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I have studied and reported on the correlation between the direction of liquidity, what was going on in the U.S. banking system, and stock prices for the past 15 years.
As you know, my efforts culminated in the development of the LAMPP indicator, which reduces the most important sources and uses of liquidity in the U.S. market to a simple red light, yellow light, green light system that requires little interpretation. I update that indicator here for you every Monday.
Right now, the LAMPP is on yellow and getting perilously close to turning red (even before the Fed begins to reduce the size of its nearly $4 trillion balance sheet).
Here's exactly how I know…
The Composite Liquidity Indicator
While the LAMPP focuses on flows from the Fed and the U.S. Treasury, I have created dozens of other proprietary indicators to help me to fill in the blanks to better understand what is driving the trend and what's likely to cause the trend to change direction.
Often, these indicators can give us a clear signal that things are about to change.
About 10 years ago, I combined what I felt were the most important of these indicators into what I call the Composite Liquidity Indicator (CLI).
My proprietary CLI combines five different measures of U.S. systemic liquidity. All are published weekly, enabling us to see the progression of the trend on a weekly basis, with minimal lag.
In short, the CLI attempts to capture every macro source of money that would have an impact on the U.S. stock market.
Here's what's in it and how it works…
The most important component of the CLI is a measure of the cash flowing from the Fed to the Primary Dealers (also one of the two components of the LAMPP).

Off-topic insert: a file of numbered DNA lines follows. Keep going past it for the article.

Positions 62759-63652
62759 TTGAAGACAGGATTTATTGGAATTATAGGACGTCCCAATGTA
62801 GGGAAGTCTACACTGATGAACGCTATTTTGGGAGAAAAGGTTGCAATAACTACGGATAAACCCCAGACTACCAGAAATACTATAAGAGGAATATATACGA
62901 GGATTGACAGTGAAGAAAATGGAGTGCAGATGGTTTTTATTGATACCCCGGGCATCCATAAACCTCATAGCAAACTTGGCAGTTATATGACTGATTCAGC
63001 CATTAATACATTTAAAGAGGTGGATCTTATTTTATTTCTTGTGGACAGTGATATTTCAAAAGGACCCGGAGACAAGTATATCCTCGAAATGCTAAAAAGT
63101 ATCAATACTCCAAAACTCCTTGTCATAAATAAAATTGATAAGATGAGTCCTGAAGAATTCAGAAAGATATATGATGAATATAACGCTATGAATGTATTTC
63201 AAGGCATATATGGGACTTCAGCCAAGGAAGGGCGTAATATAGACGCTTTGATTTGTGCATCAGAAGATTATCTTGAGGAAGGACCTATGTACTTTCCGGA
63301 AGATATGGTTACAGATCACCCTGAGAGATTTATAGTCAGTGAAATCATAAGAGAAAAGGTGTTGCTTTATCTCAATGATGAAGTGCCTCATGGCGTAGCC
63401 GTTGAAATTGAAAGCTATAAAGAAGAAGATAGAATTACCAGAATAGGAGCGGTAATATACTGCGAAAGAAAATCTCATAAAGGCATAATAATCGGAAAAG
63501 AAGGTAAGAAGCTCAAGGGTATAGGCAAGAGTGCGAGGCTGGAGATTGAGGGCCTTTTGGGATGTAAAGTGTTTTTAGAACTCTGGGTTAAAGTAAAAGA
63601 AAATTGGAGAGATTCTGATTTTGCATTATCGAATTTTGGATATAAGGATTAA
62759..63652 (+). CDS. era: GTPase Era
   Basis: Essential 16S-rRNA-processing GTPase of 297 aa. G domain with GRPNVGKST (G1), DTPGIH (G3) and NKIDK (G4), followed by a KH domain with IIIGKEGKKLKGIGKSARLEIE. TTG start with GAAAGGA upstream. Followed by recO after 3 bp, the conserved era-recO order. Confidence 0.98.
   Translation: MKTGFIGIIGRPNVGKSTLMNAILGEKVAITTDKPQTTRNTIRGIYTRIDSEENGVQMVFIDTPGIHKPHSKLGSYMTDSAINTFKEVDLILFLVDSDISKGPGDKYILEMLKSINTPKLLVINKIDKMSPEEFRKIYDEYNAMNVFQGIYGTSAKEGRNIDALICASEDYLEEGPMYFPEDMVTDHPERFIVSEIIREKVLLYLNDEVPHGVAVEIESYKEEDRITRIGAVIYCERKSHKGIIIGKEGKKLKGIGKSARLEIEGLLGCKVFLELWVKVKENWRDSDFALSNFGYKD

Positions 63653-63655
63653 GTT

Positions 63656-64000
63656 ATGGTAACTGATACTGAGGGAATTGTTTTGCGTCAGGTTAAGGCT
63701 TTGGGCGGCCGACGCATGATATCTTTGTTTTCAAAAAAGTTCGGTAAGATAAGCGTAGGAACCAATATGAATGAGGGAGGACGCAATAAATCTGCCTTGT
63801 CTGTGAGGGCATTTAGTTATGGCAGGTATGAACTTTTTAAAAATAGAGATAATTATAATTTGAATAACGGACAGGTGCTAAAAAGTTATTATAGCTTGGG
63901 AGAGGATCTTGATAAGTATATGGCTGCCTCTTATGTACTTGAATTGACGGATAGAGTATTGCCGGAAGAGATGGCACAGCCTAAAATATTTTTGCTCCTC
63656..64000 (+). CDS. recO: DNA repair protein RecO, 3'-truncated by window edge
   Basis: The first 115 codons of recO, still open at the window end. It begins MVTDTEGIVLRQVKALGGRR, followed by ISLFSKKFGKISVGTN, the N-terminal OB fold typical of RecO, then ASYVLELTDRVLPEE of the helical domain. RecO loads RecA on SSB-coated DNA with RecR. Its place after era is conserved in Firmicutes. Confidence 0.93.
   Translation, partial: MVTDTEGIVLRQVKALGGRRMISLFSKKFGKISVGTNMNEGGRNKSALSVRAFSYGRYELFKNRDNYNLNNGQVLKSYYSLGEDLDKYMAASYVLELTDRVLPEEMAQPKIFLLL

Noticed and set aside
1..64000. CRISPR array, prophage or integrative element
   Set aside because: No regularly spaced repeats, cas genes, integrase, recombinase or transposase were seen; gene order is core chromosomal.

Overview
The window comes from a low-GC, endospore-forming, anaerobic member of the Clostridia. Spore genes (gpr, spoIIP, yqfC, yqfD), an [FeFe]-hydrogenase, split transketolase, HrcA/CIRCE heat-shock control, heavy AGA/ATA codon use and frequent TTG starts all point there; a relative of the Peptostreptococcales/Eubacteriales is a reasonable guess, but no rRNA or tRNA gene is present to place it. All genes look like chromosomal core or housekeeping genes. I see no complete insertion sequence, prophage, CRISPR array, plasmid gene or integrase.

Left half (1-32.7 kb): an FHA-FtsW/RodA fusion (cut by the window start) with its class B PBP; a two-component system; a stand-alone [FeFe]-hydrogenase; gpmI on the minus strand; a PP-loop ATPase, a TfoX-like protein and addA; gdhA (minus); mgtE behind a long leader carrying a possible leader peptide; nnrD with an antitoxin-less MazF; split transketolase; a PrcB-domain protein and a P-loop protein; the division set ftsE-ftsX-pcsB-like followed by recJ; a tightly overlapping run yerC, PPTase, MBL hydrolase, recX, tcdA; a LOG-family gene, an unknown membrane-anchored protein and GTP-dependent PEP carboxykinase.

This is a real-time indicator, published one day after the end of the weekly statement period. We have the additional advantage of knowing not only where it is now, but where it will be for the foreseeable future because the Fed gives us a detailed schedule of its monetary activities!
Other components include a measure of U.S. bank deposit growth and several measures of commercial bank trading and investment activities. Finally, I include the measure of direct foreign central bank purchases of U.S. securities. I plot the value of the indicator on a chart and overlay the S&P 500.
Unsurprisingly, the indicator and the markets move together; stock prices follow liquidity.
As you can see from the chart below, stock prices stayed within the red band surrounding the liquidity indicator from 2009 to 2016.
Whenever stock prices reach the outer edge of that band, they tend to reverse. That relationship broke in January 2016 when stocks had a big sell-off. A new, wider band formed.
The S&P 500 has now exceeded the upper edge of the band, which tells me that the market is "overbought" or that stock prices are overextended relative to the trend of liquidity.
The CLI has risen by 3.5% over the past year, while stock prices have inflated by nearly 11.5%, leading to record overbought readings. The recent upside extension of the market has even exceeded the degree to which the market was oversold versus liquidity at the February 2016 bottom.
But there's a significant difference between the February 2016 oversold reading in the CLI and today's overbought reading. The 2016 move was counter trend, while the current overextension is in the direction of the trend.
That can support overbought readings for an extended period… as long as the liquidity trend is positive.
But there's one problem…
About the Author
Financial Analyst, 50-year charting expert, finance + real estate pro, and market analyst; published and edited the Wall Street Examiner since 2000.